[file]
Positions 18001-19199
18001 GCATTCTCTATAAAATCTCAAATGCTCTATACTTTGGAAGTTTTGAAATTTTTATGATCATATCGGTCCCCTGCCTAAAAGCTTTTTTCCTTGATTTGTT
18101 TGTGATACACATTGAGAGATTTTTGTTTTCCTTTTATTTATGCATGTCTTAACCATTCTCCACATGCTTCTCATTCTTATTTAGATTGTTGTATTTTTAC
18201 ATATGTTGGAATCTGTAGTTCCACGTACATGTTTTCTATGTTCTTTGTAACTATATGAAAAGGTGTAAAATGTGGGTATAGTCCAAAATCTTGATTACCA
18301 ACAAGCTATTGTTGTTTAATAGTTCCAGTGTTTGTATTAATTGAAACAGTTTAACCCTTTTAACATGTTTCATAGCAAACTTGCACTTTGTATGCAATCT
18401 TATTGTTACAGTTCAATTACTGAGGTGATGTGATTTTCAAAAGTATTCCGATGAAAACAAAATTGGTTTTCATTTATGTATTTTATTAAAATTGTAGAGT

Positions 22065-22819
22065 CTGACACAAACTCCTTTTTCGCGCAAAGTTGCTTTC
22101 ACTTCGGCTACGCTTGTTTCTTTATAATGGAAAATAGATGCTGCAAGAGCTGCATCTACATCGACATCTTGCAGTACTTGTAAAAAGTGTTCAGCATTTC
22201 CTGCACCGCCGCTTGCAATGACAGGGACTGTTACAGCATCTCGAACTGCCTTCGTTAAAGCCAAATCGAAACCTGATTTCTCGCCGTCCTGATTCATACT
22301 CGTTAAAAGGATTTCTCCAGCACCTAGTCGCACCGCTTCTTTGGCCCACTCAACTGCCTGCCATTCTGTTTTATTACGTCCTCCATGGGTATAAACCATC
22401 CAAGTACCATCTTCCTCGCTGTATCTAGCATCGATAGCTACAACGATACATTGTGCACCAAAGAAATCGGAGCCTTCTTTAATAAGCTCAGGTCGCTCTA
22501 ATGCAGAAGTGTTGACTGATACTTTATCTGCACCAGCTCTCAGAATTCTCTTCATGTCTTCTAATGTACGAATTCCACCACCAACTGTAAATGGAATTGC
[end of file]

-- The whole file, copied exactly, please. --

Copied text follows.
Positions 18001-19199
18001 GCATTCTCTATAAAATCTCAAATGCTCTATACTTTGGAAGTTTTGAAATTTTTATGATCATATCGGTCCCCTGCCTAAAAGCTTTTTTCCTTGATTTGTT
18101 TGTGATACACATTGAGAGATTTTTGTTTTCCTTTTATTTATGCATGTCTTAACCATTCTCCACATGCTTCTCATTCTTATTTAGATTGTTGTATTTTTAC
18201 ATATGTTGGAATCTGTAGTTCCACGTACATGTTTTCTATGTTCTTTGTAACTATATGAAAAGGTGTAAAATGTGGGTATAGTCCAAAATCTTGATTACCA
18301 ACAAGCTATTGTTGTTTAATAGTTCCAGTGTTTGTATTAATTGAAACAGTTTAACCCTTTTAACATGTTTCATAGCAAACTTGCACTTTGTATGCAATCT
18401 TATTGTTACAGTTCAATTACTGAGGTGATGTGATTTTCAAAAGTATTCCGATGAAAACAAAATTGGTTTTCATTTATGTATTTTATTAAAATTGTAGAGT

Positions 22065-22819
22065 CTGACACAAACTCCTTTTTCGCGCAAAGTTGCTTTC
22101 ACTTCGGCTACGCTTGTTTCTTTATAATGGAAAATAGATGCTGCAAGAGCTGCATCTACATCGACATCTTGCAGTACTTGTAAAAAGTGTTCAGCATTTC
22201 CTGCACCGCCGCTTGCAATGACAGGGACTGTTACAGCATCTCGAACTGCCTTCGTTAAAGCCAAATCGAAACCTGATTTCTCGCCGTCCTGATTCATACT
22301 CGTTAAAAGGATTTCTCCAGCACCTAGTCGCACCGCTTCTTTGGCCCACTCAACTGCCTGCCATTCTGTTTTATTACGTCCTCCATGGGTATAAACCATC
22401 CAAGTACCATCTTCCTCGCTGTATCTAGCATCGATAGCTACAACGATACATTGTGCACCAAAGAAATCGGAGCCTTCTTTAATAAGCTCAGGTCGCTCTA
22501 ATGCAGAAGTGTTGACTGATACTTTATCTGCACCAGCTCTCAGAATTCTCTTCATGTCTTCTAATGTACGAATTCCACCACCAACTGTAAATGGAATTGC